Thursday, June 27, 2013

Freddie's lawsuit over LIBOR manipulation may be an uphill battle

Here is some old news from Dec 19th, 2012:
The Telegraph: - America's two largest mortgage lenders could have lost more than $3bn (£1.85bn) as a result of banks’ alleged manipulation of Libor.
And then there was this on March 19, 2013:
WSJ: - Freddie Mac sued more than a dozen of the world's biggest banks for alleged manipulation of interest rates, in the first government-backed private litigation over the rate-rigging scandal.
When it comes to the LIBOR scandal, it was never a question of guilt (see discussion). The issue has always been around methods for estimating damages. What should the LIBOR rate have been if it wasn't manipulated?

The Office of Inspector General of the Federal Housing Finance Agency had a good idea. Why not use the Fed's measure of deposit rates as the benchmark. The Fed publishes these rates daily under "Selected Interest Rates (Daily) - H.15, Eurodollar deposits (London)" (here) and it is supposed to measure the same thing as LIBOR. The difference between the two indices is that the Fed's measure is a broader sampling of banks vs. LIBOR, which is compiled by the British Bankers Association. Also since no contracts are priced using the Fed's calculation, there would be no reason for anyone to attempt to manipulate it (see memo from the Inspector General below).

By comparing the two indices, one would presumably be able to determine the damages based on the LIBOR linked portfolio (LIBOR-linked mortgages for example) held by Fannie and Freddie during the period in question. The portfolio should have received more interest income than it did.

So far so good? Maybe the proud owners of Fannie and Freddie (the US taxpayers) would be able to recoup some damages. Unfortunately it's going to be an uphill battle for a couple of reasons:

1. Banks reporting to the BBA are larger on average than those in the Fed's sample list. The banks will argue that their borrowing costs - and therefore LIBOR - during the crisis would have been lower because of their size, even without the manipulation. Furthermore, the "quotes" from smaller banks are even less reliable, given they had zero access to the unsecured interbank market. That argument puts the amount of damages in question because it is no longer just based on the difference between the two indices. In reality the big banks were quite stressed, and LIBOR should have been higher, but without some actual interbank transactions, good luck trying to prove it.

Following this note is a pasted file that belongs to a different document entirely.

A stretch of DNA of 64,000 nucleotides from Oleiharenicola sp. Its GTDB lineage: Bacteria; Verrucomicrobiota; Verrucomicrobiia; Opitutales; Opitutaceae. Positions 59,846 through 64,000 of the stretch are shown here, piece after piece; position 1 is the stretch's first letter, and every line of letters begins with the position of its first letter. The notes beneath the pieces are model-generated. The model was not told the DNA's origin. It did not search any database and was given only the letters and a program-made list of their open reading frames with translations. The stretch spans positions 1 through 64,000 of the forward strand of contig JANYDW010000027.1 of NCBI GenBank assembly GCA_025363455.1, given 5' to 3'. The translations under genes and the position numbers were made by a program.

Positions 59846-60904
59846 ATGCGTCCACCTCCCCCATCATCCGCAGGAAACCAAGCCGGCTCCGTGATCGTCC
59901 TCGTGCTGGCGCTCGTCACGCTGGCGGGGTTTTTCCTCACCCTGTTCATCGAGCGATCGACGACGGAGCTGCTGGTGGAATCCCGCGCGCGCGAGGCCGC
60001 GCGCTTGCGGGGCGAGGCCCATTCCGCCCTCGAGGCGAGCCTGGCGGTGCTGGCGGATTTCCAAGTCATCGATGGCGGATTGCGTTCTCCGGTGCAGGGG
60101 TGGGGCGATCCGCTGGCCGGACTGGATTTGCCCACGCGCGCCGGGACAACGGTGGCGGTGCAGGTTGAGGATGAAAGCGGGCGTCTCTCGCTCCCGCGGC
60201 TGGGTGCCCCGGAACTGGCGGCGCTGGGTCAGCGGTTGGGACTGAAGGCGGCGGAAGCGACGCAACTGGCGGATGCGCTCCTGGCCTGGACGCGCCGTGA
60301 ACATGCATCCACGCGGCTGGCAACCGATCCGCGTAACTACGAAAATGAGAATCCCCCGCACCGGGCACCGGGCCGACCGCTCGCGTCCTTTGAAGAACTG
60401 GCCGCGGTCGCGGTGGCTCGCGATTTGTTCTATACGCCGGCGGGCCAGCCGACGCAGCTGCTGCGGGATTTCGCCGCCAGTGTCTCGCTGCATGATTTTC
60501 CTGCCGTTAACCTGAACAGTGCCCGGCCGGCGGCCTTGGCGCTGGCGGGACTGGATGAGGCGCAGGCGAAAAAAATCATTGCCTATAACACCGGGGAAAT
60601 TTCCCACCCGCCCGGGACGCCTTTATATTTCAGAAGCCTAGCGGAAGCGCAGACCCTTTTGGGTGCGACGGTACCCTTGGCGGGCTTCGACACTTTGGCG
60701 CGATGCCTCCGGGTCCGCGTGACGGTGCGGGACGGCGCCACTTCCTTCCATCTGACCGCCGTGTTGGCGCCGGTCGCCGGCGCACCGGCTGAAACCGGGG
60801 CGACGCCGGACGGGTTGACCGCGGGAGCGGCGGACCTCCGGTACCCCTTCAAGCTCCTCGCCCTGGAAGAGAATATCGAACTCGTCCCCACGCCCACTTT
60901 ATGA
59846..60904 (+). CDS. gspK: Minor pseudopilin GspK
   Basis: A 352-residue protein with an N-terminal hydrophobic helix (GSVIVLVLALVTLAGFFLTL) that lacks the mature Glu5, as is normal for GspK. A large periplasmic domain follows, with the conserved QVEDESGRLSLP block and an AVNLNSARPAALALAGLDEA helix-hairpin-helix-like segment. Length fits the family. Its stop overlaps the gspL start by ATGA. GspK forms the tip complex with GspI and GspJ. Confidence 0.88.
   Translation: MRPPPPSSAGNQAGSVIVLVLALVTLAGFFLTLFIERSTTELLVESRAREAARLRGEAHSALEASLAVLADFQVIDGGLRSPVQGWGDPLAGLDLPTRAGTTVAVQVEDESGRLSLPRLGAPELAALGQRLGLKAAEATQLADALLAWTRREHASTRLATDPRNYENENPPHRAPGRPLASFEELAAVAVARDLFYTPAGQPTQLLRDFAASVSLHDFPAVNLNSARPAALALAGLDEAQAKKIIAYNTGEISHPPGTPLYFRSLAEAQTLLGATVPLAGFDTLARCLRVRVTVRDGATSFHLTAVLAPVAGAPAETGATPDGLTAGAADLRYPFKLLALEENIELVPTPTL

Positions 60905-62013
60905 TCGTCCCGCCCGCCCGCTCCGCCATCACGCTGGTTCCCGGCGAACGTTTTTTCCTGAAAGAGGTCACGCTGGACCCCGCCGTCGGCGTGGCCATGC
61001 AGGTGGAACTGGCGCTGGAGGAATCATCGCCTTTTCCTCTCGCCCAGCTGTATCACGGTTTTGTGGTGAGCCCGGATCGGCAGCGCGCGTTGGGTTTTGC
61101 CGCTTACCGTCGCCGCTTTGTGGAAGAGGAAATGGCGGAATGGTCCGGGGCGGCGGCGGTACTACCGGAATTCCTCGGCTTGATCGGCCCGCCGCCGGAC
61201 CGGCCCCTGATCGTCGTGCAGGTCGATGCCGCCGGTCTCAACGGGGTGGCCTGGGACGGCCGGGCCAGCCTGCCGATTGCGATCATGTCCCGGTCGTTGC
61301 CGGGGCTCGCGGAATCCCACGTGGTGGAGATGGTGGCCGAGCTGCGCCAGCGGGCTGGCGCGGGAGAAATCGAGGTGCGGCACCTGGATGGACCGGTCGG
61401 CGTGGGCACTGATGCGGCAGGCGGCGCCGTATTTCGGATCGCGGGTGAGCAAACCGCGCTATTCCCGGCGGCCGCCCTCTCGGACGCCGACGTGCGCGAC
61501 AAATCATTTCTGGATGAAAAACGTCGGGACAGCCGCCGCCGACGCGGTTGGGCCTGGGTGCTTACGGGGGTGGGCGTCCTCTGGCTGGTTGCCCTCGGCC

2. According to the Fed, it gets it's deposit rates from "Bloomberg and CTRB ICAP Fixed Income & Money Market Products". ICAP is an interdealer broker who is supposed to see transaction flow and provide market data to subscribers. It's a well respected source of pricing data, but is it reliable enough to hold up in court? Once again it's going to be difficult, given ICAP's current dilemma:
WSJ: - A top executive at brokerage firm ICAP knew of an arrangement with UBS that U.S. and British regulators allege was part of a scheme to rig benchmark interest rates, according to people familiar with the matter.

The ICAP executive, David Casterton, was included on emails between ICAP and UBS officials in 2007 as they negotiated a deal that regulators say was designed to compensate ICAP brokers for helping UBS traders manipulate the London interbank offered rate, or Libor, these people say. Mr. Casterton ultimately signed off on the arrangement, they say.

British regulators have described the arrangement, which they say involved UBS making quarterly payments to ICAP allegedly to reward brokers for helping rig Libor, as "corrupt." The Swiss bank admitted wrongdoing when it settled Libor-rigging charges with U.S. and British authorities last December.
This doesn't make the banks any less liable for LIBOR manipulation, but given the source, a good lawyer will focus on the reliability of the Fed's measure as the benchmark. With enough doubt introduced, the banks will then claim that the damages due to the actual LIBOR manipulation are significantly lower than what could be determined from the difference between the two indices. In the end, the taxpayers are likely to get some money back, but these issues will make the actual payout significantly smaller.

Office of Inspector General - Federal Housing Finance Agency Memo on LIBOR Manipulation (source: WSJ)
From our sponsor:
Related Posts Plugin for WordPress, Blogger...
Bookmark this post:
Share on StockTwits